I’m not sure which of the following facts disturbs me more.
1. The Assn. for Pet Obesity Prevention has released a new study indicating that half of all American pets are obese.
2. There is an Association for Pet Obesity Prevention.
I have no doubt this information is true, however. A visit to the local off-leash dog park in Albuquerque confirms it. Half the dogs walk. The other half waddle.
The other day the cowboy observed that my own dog, Topaz, was looking leaner. Unsurprisingly, so am I. As I’ve gotten fitter, so has my dog, who accompanies me on my hikes and jogs.
The cowboy’s five dogs, while not pets, similarly reflect his own lifestyle and values. They are lean, beyond fit, running alongside the four-wheeler many miles a day in training for their job bunching and chasing cattle.
Meanwhile, my mother lives on fast food and shows her love with cheeseburgers. Her dog is unsurprisingly obese, but my mom denies it. “He’s not that big,” she’ll say, giving him a pork chop. The dog is five minutes from a stroke.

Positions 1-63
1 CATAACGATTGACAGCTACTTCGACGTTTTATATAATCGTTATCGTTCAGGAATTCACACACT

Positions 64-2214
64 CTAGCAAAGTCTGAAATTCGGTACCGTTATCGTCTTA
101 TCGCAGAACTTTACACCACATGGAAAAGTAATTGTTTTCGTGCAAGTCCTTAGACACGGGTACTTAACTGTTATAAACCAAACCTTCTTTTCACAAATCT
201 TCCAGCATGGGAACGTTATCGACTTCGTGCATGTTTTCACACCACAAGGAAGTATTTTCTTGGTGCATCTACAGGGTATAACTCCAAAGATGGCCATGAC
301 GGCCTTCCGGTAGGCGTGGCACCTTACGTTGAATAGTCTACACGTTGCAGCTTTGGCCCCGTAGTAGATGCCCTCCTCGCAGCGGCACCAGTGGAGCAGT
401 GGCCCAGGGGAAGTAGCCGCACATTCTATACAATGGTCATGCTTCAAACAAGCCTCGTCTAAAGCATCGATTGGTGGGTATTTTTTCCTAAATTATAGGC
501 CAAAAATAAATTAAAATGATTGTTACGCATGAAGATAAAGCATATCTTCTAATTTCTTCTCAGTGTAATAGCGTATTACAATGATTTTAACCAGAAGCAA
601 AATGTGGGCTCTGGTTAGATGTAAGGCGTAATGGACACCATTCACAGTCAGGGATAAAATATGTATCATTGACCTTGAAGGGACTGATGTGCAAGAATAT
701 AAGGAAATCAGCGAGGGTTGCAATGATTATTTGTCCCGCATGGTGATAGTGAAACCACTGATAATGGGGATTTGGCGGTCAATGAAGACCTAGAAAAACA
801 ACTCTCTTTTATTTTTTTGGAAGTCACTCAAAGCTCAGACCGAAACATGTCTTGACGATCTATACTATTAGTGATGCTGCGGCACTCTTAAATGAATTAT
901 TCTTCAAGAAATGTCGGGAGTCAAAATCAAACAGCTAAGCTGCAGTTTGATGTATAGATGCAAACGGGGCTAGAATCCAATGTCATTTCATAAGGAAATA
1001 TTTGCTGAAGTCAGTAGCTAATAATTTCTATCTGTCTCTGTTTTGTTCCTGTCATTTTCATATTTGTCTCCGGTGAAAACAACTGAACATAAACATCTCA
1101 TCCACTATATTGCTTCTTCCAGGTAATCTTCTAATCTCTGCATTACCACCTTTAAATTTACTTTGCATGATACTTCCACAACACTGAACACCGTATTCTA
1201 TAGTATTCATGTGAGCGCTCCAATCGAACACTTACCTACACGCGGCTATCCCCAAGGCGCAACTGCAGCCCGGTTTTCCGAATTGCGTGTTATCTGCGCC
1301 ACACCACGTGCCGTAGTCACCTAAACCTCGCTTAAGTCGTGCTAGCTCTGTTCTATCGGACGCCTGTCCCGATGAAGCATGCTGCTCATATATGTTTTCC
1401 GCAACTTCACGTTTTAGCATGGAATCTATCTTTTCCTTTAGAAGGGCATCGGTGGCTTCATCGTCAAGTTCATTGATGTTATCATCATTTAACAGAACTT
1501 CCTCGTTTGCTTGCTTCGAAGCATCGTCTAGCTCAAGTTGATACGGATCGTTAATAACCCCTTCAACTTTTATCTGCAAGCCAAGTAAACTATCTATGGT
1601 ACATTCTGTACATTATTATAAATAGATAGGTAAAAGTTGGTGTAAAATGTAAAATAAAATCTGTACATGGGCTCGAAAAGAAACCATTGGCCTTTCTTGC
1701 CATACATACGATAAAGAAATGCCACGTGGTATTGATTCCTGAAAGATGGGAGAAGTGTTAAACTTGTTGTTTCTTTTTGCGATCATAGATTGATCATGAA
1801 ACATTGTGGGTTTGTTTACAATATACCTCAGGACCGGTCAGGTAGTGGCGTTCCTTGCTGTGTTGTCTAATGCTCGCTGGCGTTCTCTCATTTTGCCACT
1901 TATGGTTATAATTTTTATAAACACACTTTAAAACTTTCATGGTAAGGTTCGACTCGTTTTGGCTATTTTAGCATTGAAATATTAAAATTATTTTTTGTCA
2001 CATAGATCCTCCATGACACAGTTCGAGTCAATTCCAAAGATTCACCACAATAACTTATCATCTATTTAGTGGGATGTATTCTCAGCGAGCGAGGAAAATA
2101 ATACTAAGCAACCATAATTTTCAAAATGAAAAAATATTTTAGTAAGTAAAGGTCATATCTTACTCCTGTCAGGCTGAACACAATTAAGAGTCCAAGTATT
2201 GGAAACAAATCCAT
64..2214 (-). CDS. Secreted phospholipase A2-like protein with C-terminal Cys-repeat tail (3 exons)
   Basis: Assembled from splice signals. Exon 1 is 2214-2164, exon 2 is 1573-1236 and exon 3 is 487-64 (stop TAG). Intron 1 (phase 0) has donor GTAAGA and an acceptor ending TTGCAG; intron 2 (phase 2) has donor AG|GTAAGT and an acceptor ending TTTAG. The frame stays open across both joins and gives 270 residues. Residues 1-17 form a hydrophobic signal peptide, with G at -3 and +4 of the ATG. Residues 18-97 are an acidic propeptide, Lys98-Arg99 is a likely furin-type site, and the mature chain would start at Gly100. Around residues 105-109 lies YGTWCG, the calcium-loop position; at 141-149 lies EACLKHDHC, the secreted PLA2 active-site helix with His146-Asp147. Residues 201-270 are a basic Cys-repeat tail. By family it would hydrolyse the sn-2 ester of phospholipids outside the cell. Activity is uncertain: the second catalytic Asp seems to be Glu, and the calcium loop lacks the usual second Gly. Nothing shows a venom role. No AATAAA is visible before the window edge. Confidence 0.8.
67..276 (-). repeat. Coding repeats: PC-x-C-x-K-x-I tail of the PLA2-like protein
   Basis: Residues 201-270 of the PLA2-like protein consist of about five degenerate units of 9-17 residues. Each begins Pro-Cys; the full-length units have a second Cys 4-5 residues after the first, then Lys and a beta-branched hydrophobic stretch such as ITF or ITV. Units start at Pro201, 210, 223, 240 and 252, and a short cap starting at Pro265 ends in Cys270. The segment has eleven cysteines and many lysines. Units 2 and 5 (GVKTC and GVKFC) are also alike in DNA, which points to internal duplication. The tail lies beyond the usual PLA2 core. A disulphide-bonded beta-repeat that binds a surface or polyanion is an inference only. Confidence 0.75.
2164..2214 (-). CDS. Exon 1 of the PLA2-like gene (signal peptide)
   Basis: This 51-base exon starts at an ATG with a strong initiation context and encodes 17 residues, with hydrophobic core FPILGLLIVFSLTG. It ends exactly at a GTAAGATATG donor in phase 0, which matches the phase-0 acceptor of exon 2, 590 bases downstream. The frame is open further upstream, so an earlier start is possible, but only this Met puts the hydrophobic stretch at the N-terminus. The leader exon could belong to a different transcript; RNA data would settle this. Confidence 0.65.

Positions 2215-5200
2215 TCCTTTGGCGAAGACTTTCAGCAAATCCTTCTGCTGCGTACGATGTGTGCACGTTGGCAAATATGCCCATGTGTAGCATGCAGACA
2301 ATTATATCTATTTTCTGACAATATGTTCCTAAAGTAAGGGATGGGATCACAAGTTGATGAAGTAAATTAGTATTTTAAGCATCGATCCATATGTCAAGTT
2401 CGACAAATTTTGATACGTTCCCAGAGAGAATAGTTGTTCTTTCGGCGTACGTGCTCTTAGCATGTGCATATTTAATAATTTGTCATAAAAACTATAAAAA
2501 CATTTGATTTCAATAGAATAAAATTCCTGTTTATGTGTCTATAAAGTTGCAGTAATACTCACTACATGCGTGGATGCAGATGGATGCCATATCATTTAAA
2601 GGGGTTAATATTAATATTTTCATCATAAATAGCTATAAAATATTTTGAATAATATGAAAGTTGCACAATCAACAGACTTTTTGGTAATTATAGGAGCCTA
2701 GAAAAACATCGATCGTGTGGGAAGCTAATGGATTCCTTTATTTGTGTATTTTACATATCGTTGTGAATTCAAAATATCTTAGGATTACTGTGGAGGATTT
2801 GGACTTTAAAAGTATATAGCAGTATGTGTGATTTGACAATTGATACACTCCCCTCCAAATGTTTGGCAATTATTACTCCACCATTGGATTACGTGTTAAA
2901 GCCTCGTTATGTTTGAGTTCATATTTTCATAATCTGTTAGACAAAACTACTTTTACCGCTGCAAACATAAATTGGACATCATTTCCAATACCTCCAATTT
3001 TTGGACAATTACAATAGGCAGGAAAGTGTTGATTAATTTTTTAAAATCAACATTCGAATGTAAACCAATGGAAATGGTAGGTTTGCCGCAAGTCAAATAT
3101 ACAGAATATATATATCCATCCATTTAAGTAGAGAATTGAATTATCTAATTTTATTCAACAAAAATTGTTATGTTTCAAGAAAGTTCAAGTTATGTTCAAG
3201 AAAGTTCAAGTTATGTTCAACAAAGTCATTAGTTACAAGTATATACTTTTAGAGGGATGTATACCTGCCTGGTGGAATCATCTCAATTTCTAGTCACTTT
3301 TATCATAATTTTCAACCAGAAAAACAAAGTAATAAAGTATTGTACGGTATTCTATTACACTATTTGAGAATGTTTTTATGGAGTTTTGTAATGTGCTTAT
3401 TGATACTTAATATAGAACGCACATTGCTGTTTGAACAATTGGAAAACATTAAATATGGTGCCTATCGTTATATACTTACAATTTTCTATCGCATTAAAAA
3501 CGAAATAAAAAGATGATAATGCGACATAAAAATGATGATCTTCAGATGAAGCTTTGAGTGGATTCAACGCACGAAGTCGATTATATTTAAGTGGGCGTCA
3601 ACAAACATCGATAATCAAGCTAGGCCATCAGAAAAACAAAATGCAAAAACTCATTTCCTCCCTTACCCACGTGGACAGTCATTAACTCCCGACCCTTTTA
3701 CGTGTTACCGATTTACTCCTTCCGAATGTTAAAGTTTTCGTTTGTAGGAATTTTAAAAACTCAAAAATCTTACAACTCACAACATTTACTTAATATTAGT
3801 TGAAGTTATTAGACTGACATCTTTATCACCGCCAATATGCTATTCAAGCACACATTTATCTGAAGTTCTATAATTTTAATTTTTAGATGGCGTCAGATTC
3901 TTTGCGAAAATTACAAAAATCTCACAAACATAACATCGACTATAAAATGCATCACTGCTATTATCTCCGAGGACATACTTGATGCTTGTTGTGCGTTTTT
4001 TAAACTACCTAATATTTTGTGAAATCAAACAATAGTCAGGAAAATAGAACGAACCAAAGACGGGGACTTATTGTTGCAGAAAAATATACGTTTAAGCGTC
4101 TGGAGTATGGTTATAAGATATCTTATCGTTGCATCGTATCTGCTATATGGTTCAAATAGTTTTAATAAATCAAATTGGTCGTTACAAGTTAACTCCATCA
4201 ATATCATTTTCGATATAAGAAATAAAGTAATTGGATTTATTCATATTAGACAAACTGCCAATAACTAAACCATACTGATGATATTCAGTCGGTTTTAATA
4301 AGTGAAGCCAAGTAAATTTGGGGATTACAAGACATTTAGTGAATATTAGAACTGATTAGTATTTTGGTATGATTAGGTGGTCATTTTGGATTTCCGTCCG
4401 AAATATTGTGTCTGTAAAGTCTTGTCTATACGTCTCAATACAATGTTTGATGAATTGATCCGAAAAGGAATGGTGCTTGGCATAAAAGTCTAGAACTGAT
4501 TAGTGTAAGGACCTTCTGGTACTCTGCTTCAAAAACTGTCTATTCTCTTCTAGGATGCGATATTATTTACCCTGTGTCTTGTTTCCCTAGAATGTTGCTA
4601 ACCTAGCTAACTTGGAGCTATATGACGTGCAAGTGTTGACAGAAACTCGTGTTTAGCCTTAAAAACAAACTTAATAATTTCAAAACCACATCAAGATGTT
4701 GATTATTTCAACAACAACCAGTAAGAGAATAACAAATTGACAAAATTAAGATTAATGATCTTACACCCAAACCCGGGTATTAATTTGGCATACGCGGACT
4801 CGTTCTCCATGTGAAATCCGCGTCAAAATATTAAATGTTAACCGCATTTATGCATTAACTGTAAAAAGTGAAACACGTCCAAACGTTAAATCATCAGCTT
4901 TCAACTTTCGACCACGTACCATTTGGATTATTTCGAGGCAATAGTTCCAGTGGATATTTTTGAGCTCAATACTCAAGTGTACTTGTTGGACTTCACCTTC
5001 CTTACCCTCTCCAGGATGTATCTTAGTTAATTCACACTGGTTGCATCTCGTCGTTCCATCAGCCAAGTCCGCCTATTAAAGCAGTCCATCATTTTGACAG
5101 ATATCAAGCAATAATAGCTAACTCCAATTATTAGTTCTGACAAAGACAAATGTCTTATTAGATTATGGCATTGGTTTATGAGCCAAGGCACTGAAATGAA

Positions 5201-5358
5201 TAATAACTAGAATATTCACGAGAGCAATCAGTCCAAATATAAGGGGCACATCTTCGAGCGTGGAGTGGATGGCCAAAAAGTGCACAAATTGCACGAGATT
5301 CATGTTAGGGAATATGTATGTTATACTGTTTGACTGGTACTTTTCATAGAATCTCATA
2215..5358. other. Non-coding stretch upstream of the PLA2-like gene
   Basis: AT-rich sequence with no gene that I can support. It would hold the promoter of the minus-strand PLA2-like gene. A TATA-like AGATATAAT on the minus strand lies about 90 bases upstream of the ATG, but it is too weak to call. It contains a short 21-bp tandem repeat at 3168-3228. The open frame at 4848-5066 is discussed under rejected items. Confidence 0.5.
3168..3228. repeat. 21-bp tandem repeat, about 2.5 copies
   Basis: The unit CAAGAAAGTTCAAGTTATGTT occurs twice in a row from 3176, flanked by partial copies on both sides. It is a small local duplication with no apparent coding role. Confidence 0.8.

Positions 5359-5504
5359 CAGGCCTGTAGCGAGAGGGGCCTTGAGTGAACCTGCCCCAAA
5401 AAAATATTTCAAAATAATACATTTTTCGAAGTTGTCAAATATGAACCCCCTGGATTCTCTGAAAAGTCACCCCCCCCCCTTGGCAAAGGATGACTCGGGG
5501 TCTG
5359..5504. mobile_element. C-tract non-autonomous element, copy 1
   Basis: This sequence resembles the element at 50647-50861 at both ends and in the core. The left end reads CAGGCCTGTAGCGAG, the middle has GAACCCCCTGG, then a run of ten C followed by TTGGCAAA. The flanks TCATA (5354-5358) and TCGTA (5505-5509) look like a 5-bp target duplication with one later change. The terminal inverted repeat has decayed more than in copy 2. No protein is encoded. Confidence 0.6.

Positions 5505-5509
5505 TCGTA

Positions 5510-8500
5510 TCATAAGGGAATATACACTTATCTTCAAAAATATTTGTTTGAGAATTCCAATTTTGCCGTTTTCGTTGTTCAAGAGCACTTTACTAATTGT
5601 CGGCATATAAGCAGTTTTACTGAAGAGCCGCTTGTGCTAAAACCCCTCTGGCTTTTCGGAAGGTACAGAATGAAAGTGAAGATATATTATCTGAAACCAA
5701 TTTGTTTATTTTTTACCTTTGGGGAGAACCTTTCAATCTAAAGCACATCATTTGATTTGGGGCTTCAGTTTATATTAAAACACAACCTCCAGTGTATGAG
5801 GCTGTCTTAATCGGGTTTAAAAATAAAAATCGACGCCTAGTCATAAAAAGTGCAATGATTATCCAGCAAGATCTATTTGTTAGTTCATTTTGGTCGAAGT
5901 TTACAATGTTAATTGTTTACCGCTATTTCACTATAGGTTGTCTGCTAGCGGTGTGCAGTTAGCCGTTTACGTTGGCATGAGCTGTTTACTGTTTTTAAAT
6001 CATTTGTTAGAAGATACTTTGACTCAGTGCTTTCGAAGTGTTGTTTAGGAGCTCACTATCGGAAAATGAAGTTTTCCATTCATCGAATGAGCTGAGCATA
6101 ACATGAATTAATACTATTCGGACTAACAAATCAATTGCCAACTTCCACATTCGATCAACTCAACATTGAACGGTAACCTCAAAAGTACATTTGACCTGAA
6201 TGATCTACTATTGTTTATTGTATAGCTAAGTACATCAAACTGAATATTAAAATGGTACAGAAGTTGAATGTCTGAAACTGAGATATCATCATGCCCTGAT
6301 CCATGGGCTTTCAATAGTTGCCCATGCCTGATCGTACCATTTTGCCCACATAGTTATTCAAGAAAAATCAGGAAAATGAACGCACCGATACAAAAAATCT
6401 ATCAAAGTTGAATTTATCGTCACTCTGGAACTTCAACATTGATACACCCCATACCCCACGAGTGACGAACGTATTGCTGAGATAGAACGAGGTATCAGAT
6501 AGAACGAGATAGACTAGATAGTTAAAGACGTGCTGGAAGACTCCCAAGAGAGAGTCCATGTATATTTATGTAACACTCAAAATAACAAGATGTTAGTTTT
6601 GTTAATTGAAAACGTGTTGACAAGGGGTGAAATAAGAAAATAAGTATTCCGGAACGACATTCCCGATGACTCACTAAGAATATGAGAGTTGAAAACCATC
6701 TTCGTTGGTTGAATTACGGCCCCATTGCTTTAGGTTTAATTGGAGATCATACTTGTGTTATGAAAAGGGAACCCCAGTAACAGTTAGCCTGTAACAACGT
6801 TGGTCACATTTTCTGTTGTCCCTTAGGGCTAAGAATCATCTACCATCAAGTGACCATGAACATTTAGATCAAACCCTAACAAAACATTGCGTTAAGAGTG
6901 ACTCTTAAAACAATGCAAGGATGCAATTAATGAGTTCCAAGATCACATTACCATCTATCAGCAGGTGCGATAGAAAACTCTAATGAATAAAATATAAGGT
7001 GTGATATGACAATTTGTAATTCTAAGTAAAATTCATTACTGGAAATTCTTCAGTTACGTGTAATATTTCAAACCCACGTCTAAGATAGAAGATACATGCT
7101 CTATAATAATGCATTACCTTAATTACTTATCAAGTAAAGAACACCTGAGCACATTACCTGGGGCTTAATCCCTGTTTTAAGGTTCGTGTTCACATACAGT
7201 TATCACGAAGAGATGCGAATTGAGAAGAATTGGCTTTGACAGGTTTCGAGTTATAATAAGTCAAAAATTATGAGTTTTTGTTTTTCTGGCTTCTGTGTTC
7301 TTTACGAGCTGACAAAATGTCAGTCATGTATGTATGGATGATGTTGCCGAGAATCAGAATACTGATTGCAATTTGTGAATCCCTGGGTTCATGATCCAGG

Our pets are reflections of ourselves, and of our personal values. If we lack self-control, or if we reward (or punish) ourselves through food, our pets’ waistlines will reflect it. If we are healthy and value fitness, our pets will reflect it.
Show me a man’s pet, and I’ll tell you all you need to know about him. These latest statistics do not bode well for the health of our nation’s pets, or its people.